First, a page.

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There Are Billions Of Earths Out There. Why Can’t We Find Them?

Popular Science article shared by theTUNDRA
Popular Science article shared by theTUNDRA

Updated June 26th, 2020

In 2009, the Kepler space telescope constantly watched over some 200,000 stars in our corner of the Milky Way. It was looking for where life might exist—by pinpointing small, rocky planets in the temperate zones of warm, yellow suns, and figuring out just how special Earth is in the grand scheme of things. While the mission revolutionized the study of exoplanets, those main objectives went largely unfulfilled. A mechanical failure cut short Kepler’s initial survey in 2013. Astronomers would later discover just a single Earthlike planet in its dataset.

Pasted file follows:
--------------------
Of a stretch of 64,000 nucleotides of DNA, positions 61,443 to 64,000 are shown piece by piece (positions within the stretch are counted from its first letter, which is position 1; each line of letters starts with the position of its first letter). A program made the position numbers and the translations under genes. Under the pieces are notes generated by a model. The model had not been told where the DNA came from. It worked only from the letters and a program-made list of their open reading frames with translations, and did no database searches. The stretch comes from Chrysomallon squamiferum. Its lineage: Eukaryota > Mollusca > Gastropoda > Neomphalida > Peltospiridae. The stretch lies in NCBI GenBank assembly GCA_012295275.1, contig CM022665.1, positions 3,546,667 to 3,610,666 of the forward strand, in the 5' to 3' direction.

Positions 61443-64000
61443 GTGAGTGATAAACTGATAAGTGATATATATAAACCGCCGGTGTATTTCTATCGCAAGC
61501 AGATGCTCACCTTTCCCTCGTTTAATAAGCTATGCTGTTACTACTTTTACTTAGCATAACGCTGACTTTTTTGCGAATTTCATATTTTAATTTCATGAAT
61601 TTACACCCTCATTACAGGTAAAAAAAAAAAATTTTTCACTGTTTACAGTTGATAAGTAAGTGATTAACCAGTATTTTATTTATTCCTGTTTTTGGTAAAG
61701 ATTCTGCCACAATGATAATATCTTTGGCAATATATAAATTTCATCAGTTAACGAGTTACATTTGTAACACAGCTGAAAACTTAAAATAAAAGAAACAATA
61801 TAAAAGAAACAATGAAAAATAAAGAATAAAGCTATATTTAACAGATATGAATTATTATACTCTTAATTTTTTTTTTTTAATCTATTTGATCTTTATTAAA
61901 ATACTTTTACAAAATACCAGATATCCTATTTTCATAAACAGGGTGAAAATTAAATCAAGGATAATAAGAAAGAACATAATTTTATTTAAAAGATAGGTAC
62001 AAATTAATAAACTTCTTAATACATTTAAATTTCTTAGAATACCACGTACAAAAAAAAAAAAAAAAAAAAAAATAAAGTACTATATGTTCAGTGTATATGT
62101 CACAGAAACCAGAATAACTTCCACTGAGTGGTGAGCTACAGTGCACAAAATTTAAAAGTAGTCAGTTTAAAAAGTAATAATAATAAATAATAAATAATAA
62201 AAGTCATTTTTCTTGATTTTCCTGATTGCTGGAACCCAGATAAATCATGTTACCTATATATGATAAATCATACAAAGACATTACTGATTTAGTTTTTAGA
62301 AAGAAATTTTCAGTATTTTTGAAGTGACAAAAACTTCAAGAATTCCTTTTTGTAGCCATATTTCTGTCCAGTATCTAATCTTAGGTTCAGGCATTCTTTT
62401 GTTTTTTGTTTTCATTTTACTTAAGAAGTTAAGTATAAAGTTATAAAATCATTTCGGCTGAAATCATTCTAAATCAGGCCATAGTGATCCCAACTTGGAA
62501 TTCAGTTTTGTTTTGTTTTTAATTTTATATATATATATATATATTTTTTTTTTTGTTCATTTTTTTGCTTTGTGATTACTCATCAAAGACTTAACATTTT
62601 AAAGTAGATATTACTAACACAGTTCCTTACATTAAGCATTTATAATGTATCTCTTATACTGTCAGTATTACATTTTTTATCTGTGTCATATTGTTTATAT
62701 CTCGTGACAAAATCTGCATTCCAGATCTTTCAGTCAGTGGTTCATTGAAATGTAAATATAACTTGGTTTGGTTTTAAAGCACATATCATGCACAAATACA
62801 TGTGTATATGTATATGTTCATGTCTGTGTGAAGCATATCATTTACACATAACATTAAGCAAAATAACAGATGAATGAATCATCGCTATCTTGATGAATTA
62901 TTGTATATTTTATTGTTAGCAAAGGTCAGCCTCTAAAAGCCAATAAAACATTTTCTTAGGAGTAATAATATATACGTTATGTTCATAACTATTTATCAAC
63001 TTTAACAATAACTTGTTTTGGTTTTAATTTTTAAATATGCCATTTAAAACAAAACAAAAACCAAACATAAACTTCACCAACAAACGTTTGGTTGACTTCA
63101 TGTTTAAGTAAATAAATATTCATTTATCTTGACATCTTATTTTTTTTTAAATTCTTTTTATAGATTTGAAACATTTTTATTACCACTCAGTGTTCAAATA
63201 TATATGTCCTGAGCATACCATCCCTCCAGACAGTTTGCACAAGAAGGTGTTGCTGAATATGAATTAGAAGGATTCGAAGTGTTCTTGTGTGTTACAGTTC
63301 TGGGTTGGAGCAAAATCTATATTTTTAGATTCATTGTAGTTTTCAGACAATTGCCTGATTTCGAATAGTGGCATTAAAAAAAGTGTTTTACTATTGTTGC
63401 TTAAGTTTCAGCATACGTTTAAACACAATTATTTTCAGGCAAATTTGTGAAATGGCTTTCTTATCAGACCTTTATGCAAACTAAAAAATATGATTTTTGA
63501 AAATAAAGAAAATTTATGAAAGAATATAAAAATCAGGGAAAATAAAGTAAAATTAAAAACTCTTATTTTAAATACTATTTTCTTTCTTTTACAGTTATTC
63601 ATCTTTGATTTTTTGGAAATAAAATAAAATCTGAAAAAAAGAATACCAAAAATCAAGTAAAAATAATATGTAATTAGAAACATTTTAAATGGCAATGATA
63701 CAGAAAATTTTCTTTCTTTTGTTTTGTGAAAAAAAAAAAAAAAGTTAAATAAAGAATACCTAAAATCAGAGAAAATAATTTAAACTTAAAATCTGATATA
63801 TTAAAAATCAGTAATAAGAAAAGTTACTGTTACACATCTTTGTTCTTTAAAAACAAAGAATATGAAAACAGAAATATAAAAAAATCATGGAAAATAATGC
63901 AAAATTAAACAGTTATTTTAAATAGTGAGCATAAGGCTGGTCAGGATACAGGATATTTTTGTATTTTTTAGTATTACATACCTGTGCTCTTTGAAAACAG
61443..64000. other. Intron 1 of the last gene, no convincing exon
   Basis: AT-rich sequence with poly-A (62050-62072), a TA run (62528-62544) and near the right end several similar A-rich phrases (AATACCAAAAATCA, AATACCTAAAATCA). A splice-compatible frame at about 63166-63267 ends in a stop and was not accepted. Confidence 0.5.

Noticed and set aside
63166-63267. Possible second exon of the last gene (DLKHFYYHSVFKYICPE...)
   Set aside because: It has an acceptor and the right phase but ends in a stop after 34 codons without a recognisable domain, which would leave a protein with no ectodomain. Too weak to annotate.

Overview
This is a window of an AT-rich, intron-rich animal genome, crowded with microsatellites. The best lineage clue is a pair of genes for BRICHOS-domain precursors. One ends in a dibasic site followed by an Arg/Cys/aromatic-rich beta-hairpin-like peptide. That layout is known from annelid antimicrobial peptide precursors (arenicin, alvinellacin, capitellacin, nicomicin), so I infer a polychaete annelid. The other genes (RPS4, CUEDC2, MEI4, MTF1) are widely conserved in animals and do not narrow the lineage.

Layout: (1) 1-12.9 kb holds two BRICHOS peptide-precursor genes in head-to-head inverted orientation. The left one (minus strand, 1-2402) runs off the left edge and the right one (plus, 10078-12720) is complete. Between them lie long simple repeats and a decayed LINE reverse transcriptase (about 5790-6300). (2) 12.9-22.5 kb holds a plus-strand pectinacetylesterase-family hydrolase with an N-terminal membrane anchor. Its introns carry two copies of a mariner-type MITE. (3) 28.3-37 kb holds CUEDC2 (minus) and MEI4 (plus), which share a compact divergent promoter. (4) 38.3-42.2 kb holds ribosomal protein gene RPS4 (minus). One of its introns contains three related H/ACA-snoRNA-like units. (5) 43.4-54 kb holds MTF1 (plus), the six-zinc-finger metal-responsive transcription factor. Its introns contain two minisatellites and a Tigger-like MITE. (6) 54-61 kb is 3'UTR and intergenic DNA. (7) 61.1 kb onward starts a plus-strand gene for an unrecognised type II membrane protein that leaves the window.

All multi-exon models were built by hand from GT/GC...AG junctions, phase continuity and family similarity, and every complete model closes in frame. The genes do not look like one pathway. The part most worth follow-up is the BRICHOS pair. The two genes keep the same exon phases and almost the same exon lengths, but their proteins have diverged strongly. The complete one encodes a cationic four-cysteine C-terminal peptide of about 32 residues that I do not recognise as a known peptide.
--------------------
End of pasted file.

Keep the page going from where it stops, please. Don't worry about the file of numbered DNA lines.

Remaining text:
A decade later, researchers are finally closing in on some of the answers to the questions Kepler raised. Earthlike planets are probably rare, but not exceedingly so. Roughly one in five yellow stars could have one, according to a new analysis of Kepler’s data published in May in The Astronomical Journal. If the researchers’ conclusions are correct, that would mean the Milky Way might be home to nearly 6 billion Earths. Yet of the 4,000 likely exoplanets we’ve spotted, just one looks anything like our home planet. So where are the rest?

Read the full article at Popular Science...


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